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Cutaneous neoplasms of the male genitalia are an important consideration in older men and immunocompromised patients. They are derived from the squamous epithelium and have an association with human papilloma virus (HPV).1 HPV types 16, 18, and 57b have been isolated, and their DNA is present in approximately 40% to 45% of all penile carcinomas.2, 3 Squamous cell neoplasia includes both squamous cell carcinoma in situ (SCCIS) and invasive carcinoma. Risk factors include increasing age, immunosuppression, smoking, exposure to ultraviolet light, benzene, and arsenic. Invasive squamous cell carcinoma is uncommon in the genital region.2 It may advance from SCCIS or present as a more aggressive tumor. In general, both invasive squamous cell carcinoma and SCCIS can present as erythematous patches or plaques with or without significant scale on the penis and inguinal skin.
Many conditions mimic SCCIS in the inguinogenital region. Intertrigo, psoriasis, dermatophytosis, candidiasis, Darier disease, Hailey-Hailey, plaque stage cutaneous T-cell lymphoma, and extramammary Paget disease can all resemble SCCIS. Genital psoriasis, in particular, is underrecognized. Involvement of the genital area occurs in 29% to 46% of all psoriasis patients. The symptoms of genital psoriasis are mild to moderate, with itch, pain, and burning most commonly reported. These symptoms closely mimic those of SCCIS. Scale is often absent in genital psoriasis.4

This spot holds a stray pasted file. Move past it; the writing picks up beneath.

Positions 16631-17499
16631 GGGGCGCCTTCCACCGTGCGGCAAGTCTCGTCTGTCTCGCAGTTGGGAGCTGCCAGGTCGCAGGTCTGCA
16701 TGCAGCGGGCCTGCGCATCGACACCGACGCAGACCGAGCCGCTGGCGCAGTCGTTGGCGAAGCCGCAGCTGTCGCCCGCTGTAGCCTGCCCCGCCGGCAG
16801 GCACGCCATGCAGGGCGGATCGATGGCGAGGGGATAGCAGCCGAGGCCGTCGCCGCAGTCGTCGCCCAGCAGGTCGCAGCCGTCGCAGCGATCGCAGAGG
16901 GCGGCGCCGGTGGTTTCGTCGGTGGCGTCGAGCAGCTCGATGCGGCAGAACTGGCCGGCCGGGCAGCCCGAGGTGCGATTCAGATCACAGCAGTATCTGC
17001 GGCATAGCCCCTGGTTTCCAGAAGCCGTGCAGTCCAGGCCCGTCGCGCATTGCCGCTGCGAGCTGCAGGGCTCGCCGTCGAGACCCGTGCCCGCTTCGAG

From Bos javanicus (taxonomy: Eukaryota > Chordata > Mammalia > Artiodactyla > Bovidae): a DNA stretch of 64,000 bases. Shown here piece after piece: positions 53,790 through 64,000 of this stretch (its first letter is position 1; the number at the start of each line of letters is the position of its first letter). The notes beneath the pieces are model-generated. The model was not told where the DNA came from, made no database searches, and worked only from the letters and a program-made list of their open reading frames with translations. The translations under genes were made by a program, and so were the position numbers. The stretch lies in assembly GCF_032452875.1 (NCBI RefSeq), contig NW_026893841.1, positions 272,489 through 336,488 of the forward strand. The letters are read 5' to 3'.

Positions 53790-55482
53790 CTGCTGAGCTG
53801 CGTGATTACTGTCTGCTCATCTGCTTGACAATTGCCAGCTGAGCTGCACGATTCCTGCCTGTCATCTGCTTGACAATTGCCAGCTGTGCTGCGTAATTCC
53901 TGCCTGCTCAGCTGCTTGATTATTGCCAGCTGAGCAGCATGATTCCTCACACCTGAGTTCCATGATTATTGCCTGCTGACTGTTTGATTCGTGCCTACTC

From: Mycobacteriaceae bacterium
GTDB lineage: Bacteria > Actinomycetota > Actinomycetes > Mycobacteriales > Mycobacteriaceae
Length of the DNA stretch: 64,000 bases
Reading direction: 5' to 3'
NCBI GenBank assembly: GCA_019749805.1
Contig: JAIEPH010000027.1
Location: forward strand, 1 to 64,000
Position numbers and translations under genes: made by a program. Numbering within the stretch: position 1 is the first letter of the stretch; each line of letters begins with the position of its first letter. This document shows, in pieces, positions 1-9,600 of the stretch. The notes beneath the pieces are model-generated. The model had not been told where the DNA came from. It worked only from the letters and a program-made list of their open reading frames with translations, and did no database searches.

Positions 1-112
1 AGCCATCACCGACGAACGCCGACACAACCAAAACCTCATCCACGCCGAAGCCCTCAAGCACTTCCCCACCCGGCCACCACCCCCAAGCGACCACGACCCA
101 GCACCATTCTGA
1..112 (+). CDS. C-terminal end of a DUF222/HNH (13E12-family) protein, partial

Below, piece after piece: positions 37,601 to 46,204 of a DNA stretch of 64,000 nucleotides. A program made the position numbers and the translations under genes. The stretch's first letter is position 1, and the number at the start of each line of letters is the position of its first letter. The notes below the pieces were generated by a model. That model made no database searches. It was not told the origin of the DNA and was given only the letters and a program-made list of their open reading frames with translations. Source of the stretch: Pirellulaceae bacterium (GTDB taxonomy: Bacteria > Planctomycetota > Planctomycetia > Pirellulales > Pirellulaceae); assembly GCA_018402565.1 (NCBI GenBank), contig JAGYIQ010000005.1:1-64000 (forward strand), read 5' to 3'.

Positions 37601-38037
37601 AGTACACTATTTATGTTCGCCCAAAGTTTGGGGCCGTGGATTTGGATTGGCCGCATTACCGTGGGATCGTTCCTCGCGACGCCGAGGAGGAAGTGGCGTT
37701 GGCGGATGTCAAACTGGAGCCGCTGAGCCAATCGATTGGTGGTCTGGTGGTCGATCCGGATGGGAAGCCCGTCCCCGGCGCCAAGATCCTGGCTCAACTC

Here we report a case of SCCIS that closely resembled genital and inverse psoriasis. The tumor was found to be strongly p16+ for an HPV marker in this patient who was later found to be immunosuppressed. The treatment of genital SCCIS is reviewed here with attention to factors that can influence choice of therapy.
An otherwise healthy 51-year-old man noted intensely pruritic lesions on the penis, scrotum, pubis, and gluteal region for 3 years. There was no prior history of psoriasis, eczema, or genital warts. History included a basal cell carcinoma on the bridge of the nose that was treated with Mohs micrographic surgery, facial herpes simplex, seborrheic dermatitis, and idiopathic erythema nodosum. He had no prior exposure to arsenic and was HIV negative.
Examination found sharply demarcated salmon-red plaques with mild scale on the genitocrural and gluteal skin (Fig 1). The features were considered typical of inverse psoriasis, and he was treated with acitretin, 10 mg/d, together with betamethasone valerate 0.1% cream.
When there was no improvement with treatment, the gluteal plaque was biopsied. Biopsy results showed epidermal acanthosis and hyperkeratosis, with some mild atypia and possible viral cytopathic effect: the changes were suggestive of a viral wart. Repeat biopsies of the penis, scrotum, and pubis all found full-thickness epidermal dysplasia typical of SCCIS, with immunohistochemical staining for p16 being strongly positive within the tumor (Fig 2).
The patient received a diagnosis of unusually extensive multifocal genital and perineal SCCIS. Further workup for immunodeficiency and paraproteinemia was performed in light of a normal complete blood count and negative HIV result. Testing of immunoglobulin levels and a serum protein electrophoresis uncovered IgA monoclonal gammopathy of undetermined significance (MGUS). No evidence of multiple myeloma was found. Proctoscopy and colonoscopy were normal.